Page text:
Raising hands to ask a question or provide an answer is a classroom tradition with which most adults are familiar. Not everyone supports this approach to education, though, and one British school recently banned hand-raising, asking children to make a thumbs-up sign instead. The effects of hand-raising are partially dependent upon the classroom structure and the ways in which students use hand-raising.
In 2010, education researchers led by Professor Dylan William tested the effects of ending hand-raising in a British classroom as part of an educational documentary. They found that when children stopped raising their hands and wrote on a whiteboard instead, the practice led to improved student confidence and a boost in test scores. As part of the experiment, students also had to work together to discover solutions to problems and answer classroom questions.
Educators have historically used hand-raising to minimize distractions and ensure that students don't shout over one another, but according to psychologist David Sadker in his book, "Still Failing at Fairness," this strategy can backfire. More confident students, particularly boys, may shout as they raise their hands or dominate the classroom by raising their hands constantly. Sadker found that girls were more likely to raise their hands and wait patiently, while boys were more likely to aggressively raise their hands while shouting, decreasing the attention girls received.
Hand-raising is a common tool to improve student participation. It works by giving students an easy way to signal that they have a question or comment. A 2009 study published in "Teaching and Teacher Education," however, calls into question whether hand-raising can really improve pupil participation. In this study, teachers encouraged group discussion rather than hand-raising and found that abandoning the tradition of hand-raising actually led to an increase in student participation.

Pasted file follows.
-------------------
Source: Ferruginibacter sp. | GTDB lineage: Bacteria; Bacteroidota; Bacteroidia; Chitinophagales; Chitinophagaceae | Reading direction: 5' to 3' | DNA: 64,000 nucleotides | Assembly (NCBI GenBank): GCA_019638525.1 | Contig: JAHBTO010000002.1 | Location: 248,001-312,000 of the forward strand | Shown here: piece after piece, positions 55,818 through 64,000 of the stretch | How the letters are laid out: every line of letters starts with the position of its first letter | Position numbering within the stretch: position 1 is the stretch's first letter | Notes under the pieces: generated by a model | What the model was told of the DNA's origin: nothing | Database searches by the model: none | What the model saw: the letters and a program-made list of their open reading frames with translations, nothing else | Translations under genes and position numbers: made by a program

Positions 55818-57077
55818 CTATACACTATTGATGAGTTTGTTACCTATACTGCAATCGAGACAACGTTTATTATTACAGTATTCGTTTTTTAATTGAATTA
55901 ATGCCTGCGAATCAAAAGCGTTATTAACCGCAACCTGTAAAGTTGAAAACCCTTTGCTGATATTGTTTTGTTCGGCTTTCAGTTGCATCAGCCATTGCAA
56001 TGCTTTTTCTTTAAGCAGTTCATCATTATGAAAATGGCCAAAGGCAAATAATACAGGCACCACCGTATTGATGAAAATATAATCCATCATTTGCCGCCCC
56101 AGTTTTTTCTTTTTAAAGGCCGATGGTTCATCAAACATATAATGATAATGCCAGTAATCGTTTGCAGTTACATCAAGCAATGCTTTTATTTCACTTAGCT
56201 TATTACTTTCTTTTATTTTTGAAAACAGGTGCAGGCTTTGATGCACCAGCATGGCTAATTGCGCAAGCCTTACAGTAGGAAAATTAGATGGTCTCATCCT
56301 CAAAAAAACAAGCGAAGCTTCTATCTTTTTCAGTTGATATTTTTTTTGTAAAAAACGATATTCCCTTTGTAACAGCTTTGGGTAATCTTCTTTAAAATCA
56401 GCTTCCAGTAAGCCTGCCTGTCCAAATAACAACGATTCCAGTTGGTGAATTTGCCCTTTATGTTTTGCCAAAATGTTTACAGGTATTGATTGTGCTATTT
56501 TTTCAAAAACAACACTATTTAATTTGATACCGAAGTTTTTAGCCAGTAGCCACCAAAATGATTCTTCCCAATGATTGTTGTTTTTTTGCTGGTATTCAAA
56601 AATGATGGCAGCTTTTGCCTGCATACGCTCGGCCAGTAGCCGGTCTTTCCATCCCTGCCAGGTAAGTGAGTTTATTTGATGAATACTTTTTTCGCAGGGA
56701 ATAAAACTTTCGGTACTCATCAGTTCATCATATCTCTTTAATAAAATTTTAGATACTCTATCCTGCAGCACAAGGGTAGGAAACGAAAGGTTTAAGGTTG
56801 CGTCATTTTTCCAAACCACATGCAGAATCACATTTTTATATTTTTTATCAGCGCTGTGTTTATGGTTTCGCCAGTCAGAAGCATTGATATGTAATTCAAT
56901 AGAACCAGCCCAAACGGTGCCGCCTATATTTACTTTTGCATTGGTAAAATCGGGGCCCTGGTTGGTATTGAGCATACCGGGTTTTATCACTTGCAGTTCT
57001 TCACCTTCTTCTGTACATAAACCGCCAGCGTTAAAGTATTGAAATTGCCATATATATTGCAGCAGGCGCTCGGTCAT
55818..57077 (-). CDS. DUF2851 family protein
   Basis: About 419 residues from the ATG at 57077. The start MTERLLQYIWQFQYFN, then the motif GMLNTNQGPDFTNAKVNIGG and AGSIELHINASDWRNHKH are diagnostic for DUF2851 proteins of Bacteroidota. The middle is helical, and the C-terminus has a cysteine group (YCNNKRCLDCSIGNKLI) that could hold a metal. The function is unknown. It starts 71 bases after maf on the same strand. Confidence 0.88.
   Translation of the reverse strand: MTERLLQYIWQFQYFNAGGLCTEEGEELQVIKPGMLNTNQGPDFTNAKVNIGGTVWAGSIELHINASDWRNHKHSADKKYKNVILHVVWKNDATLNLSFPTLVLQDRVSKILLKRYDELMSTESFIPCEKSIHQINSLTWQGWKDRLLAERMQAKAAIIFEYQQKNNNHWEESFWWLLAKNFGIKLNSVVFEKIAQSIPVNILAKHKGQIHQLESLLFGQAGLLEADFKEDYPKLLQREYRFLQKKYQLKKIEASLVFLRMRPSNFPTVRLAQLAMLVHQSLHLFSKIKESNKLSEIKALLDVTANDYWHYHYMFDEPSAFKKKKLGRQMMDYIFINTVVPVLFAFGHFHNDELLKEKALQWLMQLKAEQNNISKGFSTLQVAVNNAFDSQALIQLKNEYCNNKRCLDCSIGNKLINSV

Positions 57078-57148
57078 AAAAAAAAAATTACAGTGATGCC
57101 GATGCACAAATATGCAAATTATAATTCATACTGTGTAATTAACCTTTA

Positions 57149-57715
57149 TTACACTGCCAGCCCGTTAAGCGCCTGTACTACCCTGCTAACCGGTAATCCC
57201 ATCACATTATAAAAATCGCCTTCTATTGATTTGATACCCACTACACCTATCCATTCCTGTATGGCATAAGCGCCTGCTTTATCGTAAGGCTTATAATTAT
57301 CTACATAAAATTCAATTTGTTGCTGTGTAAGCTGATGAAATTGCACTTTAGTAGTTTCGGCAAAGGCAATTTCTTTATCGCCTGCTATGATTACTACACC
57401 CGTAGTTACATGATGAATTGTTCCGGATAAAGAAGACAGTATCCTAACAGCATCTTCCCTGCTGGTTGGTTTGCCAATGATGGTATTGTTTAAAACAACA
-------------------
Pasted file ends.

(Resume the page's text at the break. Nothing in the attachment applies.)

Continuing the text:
Eliminating hand-raising doesn't have to lead to classroom anarchy. Teachers can try a variety of tactics, such as giving students whiteboards on which to write answers or going around the room to allow each student to give an answer. Putting students into small groups and requiring each group to ask one question or solve one problem can encourage classroom discussions, and subtle signals, such as making a thumbs-up sign or flipping a coin on the desk, can signal a desire to participate without distracting other students.
- The Telegraph: School Bans Students From Raising Their Hands and Makes Them Do 'The Fonz' Instead
- Mail Online: Children Learn Twice As Fast If They're Banned From Raising Hands In Class
- Still Failing at Fairness; David Sadker et al.
- Teaching and Teacher Education -- An International Journal of Research and Studies: Do They Really Need to Raise Their Hands? Challenging a Traditional Social Norm in a Second Grade Mathematics Classroom
Van Thompson is an attorney and writer. A former martial arts instructor, he holds bachelor's degrees in music and computer science from Westchester University, and a juris doctor from Georgia State University. He is the recipient of numerous writing awards, including a 2009 CALI Legal Writing Award.